Conversation with Liza Lacroix

Interview by Tess Martens

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Liza Lacroix is a friend who inspires me with her paintings and the gallery she ran, MAW. While I was in New York City Summer 2017, I was her gallery assistant and was involved in her group show and book NUT. She will be showing drawings in The Front Room Gallery (IG: @thefrontroomgallery), October 30th from 7-9pm.  We sat down over a glass of wine in my Airbnb Brooklyn loft early June, 2018 and discussed her practice.

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M: You are a dual citizen [Canadian, American] and went to OCAD. How long did you live in Toronto?

L: I want to say 4-5 years and in between that, I was in Italy for the off campus OCAD Florence program.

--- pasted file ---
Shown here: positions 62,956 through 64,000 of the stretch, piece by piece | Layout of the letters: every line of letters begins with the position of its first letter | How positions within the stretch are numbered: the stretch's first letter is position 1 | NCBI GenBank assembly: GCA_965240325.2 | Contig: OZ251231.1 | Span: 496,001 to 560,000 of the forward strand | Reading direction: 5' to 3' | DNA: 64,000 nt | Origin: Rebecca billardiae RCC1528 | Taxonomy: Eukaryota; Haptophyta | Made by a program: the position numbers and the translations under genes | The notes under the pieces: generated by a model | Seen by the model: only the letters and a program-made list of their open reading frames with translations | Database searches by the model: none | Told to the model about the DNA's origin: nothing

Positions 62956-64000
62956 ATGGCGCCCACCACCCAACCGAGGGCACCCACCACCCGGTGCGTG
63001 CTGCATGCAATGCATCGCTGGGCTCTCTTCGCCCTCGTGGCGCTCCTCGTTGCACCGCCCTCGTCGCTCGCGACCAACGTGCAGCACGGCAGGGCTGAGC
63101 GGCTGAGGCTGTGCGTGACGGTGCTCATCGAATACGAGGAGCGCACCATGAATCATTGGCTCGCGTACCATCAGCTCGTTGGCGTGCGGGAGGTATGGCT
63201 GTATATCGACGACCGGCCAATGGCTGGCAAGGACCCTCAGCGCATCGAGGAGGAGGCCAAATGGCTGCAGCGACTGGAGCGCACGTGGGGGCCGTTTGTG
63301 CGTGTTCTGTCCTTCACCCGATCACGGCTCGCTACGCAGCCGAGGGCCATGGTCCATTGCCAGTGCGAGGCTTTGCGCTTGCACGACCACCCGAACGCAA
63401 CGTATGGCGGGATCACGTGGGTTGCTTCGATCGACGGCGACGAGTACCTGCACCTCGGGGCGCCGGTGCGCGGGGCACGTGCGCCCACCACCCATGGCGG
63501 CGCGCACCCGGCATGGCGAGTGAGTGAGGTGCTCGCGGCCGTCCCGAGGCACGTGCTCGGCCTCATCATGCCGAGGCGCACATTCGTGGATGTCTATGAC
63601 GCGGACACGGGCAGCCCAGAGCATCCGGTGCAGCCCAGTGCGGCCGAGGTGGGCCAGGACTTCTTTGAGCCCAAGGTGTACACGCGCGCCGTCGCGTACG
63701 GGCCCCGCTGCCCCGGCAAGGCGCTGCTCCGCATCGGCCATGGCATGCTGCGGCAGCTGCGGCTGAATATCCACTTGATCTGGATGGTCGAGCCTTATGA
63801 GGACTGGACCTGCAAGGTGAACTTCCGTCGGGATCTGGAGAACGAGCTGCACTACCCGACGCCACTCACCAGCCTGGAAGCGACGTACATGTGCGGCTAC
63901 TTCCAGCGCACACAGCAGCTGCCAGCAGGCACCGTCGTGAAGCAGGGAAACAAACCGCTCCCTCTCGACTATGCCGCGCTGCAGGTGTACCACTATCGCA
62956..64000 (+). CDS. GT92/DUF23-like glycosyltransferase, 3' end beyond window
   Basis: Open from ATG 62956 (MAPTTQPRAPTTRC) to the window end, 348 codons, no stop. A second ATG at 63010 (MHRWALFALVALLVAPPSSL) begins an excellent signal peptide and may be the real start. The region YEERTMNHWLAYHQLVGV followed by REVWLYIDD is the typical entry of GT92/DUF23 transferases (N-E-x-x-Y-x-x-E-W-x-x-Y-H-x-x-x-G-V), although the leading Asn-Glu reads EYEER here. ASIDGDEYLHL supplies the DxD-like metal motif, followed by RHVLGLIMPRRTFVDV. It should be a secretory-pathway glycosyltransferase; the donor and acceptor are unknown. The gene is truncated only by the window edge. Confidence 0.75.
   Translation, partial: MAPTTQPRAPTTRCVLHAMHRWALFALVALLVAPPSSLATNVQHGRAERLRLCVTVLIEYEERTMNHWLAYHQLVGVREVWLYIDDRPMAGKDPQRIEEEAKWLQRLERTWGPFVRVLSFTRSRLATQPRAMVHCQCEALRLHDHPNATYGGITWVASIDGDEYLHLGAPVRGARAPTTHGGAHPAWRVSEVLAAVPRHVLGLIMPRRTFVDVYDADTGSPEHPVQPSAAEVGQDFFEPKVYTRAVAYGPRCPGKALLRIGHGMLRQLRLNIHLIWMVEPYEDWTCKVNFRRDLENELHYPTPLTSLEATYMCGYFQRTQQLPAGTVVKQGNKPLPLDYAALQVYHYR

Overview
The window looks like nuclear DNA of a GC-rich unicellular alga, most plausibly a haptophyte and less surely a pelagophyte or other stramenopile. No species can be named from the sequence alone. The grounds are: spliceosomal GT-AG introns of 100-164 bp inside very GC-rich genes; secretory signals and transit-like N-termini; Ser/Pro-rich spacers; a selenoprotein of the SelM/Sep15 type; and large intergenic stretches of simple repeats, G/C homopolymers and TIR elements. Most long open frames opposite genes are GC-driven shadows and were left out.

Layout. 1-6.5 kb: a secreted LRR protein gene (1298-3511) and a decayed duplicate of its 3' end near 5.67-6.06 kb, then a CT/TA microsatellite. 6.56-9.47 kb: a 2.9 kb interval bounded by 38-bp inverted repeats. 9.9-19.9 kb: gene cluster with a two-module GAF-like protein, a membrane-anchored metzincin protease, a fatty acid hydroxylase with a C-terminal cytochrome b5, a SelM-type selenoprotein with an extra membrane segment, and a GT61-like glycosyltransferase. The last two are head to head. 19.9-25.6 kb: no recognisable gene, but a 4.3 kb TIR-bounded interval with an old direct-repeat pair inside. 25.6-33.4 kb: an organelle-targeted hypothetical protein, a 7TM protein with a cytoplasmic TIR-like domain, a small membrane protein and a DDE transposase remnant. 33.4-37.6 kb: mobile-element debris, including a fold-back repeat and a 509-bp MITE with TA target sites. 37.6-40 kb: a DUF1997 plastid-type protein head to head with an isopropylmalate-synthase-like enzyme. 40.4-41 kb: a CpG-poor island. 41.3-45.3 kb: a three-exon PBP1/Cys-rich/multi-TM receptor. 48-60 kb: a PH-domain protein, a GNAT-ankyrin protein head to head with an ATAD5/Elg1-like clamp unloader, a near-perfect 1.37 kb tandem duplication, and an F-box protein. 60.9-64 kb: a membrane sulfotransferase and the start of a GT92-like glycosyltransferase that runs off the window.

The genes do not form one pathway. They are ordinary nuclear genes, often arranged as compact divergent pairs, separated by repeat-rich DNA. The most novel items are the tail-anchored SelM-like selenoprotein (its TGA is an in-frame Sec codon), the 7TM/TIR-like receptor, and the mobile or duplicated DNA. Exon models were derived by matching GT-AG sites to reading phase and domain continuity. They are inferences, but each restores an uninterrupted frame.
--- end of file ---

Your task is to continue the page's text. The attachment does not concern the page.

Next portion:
M: So you were born and raised in Montreal?

L: Mhm.

M: You now live in New York City. You said you’ve lived here for seven years.

L: On and off. I travel a lot.

M: What parts of New York have you lived in?

L: I’ve lived in Bushwick and Chinatown. I prefer Manhattan, I’ve gotten used to being walking distance from everything. I’ve become really lazy.

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M: How long have you been painting for?

L: I’ve been painting with oils since I was a kid because my grandmother was an oil painter, my uncle paints and my father was a photographer. When I visited my grandmother I would always paint with her in her studio.

M: How young?

L: Six.

M: That is very unusual because a lot of people find oil painting a specialty. I started to oil paint second year of my undergrad in University.

L: No way.

M: Never before.

L: Whenever she had me in her studio, she had me paint with oils. Basically anything she was using she would encourage me to try. She was a hard core painter and had an incredible work ethic. Once you start painting with oils, you don’t go back.